Max Watson is having one of those mornings. The chairman of BMC Software is late to an eight o’clock appointment at the company’s west Houston headquarters because he got stuck in bumper-to-bumper traffic on the 610 Loop. Running through the door, he grabs a cup of coffee and rushes to a meeting with some new salespeople, only to find out that it has been rescheduled. Then he waits to meet with an investor from Chicago who’s a little late himself. “It’s like having a day when you’re supposed to be traveling and your trip is canceled,” he says. “You have a day with nothing.” If anyone can turn a nothing day into something, it’s Watson. The fast-talking 54-year-old has been moving at a breakneck pace the past few years, radically transforming BMC from a provider of communications software for mainframe computers into a multisolution provider for all kinds of systems. “Our focus and our commitment to our employees and customers remain intact,” Watson says. “But we’ve changed about everything else.”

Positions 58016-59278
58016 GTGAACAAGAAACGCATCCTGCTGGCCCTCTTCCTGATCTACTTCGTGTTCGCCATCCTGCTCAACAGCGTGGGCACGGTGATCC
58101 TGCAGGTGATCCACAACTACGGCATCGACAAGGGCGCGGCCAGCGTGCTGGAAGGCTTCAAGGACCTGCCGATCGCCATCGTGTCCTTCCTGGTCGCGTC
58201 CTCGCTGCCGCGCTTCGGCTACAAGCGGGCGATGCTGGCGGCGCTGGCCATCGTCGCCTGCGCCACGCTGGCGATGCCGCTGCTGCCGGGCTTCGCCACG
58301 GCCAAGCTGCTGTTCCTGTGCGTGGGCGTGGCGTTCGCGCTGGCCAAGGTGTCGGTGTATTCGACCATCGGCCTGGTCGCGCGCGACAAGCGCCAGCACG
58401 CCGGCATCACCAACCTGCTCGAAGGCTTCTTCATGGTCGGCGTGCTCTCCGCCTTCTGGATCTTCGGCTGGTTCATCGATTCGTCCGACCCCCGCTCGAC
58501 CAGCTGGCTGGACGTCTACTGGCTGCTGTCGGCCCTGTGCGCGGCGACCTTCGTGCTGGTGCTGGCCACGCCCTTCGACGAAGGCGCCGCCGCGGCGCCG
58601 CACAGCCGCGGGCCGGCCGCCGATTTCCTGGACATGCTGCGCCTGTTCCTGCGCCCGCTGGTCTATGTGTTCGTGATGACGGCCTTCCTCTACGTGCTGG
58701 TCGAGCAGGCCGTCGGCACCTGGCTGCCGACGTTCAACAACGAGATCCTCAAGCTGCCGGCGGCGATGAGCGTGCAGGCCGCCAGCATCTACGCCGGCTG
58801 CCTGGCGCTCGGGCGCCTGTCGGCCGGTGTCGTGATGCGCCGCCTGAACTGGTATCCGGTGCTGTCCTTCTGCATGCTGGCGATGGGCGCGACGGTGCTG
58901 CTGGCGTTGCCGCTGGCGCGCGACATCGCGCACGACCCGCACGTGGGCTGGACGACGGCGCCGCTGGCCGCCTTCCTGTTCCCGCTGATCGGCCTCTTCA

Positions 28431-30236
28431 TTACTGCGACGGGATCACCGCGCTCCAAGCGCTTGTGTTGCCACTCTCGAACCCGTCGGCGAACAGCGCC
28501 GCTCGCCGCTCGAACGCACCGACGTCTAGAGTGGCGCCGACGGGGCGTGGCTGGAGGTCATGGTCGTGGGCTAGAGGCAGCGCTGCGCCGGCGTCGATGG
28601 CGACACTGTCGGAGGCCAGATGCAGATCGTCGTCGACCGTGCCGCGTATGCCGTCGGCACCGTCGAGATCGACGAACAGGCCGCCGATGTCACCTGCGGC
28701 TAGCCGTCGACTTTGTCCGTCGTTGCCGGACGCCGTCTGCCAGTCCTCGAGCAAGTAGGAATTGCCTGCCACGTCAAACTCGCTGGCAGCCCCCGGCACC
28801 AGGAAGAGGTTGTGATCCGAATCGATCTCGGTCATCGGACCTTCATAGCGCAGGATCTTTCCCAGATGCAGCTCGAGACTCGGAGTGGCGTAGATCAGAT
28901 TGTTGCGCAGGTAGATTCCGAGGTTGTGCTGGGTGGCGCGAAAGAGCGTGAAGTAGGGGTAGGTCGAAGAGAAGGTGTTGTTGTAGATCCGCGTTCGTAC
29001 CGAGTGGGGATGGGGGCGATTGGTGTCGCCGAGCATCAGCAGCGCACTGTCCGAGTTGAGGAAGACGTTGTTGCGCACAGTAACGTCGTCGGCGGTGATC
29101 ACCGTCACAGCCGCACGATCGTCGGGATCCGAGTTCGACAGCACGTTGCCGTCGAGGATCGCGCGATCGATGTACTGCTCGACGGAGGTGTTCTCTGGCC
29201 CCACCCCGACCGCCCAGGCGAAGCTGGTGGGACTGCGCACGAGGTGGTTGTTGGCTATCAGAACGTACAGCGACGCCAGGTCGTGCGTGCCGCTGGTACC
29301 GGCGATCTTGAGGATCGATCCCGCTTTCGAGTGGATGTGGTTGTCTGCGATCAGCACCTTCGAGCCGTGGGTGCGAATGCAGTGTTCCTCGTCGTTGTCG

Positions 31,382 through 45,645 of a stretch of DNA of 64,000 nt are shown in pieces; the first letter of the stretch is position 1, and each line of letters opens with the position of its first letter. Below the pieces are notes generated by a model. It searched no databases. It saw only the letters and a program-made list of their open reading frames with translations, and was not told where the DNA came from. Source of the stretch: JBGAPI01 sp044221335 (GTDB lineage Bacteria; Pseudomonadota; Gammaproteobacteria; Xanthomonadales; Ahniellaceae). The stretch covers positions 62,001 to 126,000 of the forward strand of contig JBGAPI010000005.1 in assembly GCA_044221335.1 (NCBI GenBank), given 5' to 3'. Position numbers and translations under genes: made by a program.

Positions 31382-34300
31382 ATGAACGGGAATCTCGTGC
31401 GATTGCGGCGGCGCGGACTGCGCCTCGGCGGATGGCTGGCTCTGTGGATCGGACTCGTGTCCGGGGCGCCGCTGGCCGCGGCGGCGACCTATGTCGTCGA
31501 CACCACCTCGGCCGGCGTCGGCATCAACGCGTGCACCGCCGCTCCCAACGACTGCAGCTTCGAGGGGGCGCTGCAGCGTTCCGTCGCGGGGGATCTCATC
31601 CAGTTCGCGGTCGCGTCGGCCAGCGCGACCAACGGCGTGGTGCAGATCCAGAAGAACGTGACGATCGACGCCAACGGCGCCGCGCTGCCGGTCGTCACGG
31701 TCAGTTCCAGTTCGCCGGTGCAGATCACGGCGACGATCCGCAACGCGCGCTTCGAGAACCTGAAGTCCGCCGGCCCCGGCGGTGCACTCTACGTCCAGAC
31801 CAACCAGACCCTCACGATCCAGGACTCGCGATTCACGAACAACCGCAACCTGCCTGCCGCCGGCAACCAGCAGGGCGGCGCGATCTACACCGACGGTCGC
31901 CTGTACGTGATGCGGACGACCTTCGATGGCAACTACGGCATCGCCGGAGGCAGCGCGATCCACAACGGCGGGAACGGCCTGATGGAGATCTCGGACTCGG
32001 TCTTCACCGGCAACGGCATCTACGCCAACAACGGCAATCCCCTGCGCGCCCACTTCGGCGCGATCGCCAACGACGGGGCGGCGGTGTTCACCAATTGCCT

Think of BMC as a Norton Utilities for big computer-reliant companies such as banks, credit card issuers, and airlines. Its five-hundred-plus products speed up databases, prevent unplanned outages, predict and remove computer bottlenecks, and recover system assets, making it invaluable to companies that want to do business via the Internet. “Max Watson has done a remarkable job in getting BMC turned around from a totally focused tools company to a business-solutions company,” says Richard L. Ptak, the vice president of systems and application management for the Hurwitz Group, a consulting firm based in Framingham, Massachusetts. “He’s made it a serious contender in e-business.”